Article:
“Context is king.” Ever heard that? Many seminary professors have taught that to the young preachers in their classrooms.
It’s in error.
According to so many scholars, “What did the author mean?” is the first question we should ask when seeking to understand a Scripture. It implies that if we can get inside the head of the writer(s), we will have the full and accurate meaning of the text.
Not right. Not even close.
This morning, a friend shared a devotional from Exodus 12 concerning the Passover Lamb and the blood upon the doorpost. Christians–i.e., those who know the rest of the story and enjoy the teaching of the New Testament and the perspective of Calvary–know this was pointing to the blood of the Lamb of God, the Lord Jesus Christ. We are redeemed by the blood is the constant theme of the New Testament. And the Passover Lamb was just one of many ways the inspiring Holy Spirit chose to plant that preparation in the minds and hearts of His people.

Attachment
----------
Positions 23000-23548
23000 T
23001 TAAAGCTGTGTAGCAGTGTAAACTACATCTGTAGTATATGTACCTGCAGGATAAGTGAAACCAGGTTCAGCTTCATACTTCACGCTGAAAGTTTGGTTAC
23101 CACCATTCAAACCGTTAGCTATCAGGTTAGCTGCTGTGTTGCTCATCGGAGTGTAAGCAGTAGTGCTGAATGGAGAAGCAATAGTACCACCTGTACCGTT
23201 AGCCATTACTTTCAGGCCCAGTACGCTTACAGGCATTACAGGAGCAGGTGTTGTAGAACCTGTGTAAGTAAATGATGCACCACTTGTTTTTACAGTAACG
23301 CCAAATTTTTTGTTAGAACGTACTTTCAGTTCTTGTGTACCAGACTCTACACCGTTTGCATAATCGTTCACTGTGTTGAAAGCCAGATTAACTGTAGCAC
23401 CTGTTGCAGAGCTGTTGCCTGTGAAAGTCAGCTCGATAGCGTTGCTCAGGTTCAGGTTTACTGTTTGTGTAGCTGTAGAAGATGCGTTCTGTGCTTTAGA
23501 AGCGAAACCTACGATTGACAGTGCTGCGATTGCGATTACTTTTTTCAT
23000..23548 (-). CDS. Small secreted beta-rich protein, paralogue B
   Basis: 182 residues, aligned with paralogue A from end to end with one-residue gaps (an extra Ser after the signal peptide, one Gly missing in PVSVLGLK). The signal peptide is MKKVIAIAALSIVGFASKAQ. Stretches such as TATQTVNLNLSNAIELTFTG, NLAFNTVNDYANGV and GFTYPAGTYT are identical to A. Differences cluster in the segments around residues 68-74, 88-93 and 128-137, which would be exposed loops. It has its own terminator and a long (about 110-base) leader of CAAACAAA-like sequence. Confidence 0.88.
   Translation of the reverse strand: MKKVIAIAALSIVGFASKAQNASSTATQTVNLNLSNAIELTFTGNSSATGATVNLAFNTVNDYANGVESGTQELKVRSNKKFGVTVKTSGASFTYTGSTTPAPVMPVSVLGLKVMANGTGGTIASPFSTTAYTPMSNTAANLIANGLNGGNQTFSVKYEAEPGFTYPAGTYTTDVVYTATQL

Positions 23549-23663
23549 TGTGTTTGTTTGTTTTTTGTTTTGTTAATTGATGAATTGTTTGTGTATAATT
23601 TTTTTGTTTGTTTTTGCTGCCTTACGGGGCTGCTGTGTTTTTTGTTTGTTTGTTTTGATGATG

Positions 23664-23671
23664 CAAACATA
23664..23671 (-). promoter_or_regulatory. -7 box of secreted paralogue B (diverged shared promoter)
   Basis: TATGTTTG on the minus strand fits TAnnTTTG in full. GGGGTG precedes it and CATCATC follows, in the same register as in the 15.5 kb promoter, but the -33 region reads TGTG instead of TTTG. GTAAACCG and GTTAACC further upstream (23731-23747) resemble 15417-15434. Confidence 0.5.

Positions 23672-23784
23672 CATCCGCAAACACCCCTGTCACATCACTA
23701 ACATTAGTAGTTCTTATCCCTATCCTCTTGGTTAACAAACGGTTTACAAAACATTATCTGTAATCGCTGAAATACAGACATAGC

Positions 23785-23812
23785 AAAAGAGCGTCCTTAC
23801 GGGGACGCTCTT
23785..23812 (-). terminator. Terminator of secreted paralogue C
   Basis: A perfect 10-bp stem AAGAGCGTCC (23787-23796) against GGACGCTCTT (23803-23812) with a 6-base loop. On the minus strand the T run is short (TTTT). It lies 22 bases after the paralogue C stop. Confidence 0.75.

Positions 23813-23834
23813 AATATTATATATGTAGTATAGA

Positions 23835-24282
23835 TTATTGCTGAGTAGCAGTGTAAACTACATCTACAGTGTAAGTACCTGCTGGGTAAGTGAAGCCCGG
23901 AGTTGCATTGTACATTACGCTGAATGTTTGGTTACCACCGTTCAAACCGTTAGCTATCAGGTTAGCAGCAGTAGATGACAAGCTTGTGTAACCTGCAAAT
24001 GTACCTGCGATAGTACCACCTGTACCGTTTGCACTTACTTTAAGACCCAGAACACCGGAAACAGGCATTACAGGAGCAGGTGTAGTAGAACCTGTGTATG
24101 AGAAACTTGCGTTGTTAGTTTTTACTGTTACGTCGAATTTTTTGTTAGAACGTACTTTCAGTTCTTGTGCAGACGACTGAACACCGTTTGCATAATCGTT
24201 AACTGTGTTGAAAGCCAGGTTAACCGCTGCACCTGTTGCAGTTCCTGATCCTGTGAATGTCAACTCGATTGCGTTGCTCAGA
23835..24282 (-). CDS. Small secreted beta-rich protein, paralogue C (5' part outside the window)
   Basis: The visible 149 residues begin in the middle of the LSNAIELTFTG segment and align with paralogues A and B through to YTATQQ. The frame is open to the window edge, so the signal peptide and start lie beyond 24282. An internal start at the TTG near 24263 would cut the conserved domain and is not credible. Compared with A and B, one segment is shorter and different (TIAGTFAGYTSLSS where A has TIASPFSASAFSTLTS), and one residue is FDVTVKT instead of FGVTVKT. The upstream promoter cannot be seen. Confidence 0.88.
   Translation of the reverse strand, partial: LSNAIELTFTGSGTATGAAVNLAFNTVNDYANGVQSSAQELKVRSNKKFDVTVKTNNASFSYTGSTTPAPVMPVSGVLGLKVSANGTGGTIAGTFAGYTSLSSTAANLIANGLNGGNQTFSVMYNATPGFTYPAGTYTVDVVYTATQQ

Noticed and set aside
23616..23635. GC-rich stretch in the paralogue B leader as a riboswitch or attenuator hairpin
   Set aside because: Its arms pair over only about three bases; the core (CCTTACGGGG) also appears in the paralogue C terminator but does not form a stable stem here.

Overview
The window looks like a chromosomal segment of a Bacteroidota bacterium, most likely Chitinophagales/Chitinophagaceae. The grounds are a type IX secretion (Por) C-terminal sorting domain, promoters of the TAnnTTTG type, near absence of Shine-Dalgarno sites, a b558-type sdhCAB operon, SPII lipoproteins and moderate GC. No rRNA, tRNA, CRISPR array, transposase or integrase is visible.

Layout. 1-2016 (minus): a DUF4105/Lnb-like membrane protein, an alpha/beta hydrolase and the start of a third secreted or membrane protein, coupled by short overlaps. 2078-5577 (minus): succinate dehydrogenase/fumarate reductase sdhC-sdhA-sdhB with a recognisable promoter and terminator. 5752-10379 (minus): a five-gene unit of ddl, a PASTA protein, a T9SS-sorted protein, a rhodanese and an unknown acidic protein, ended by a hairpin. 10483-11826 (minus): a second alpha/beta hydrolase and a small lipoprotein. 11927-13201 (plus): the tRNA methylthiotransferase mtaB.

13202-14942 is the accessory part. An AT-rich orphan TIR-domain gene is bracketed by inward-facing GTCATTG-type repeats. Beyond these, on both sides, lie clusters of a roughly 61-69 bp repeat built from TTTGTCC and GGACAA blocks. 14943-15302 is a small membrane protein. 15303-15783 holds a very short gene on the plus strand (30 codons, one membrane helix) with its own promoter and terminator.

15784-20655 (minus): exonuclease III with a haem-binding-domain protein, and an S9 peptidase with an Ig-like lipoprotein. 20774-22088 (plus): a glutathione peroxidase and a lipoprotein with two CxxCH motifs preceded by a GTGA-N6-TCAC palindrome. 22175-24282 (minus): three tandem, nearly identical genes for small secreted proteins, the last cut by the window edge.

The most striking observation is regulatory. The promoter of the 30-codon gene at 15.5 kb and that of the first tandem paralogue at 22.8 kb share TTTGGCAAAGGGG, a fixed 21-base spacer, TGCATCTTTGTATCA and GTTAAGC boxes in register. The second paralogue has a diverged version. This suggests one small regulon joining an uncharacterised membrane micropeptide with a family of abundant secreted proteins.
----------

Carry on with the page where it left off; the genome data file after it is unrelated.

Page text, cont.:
But Moses could not have known that. He surely had no clue.
His job was to obey, whether he understood or not.
What the writer understood is informative, but not the end of the story.
Did Moses understand the “snake on a stick” from Numbers 21? No way did he know what God was up to with that. But Jesus knew. “As Moses lifted up the serpent in the wilderness, even so must the Son of Man be lifted up, that whoever believes in Him may have eternal life” (John 3:14-15).
So, what Moses understood has nothing to do with anything.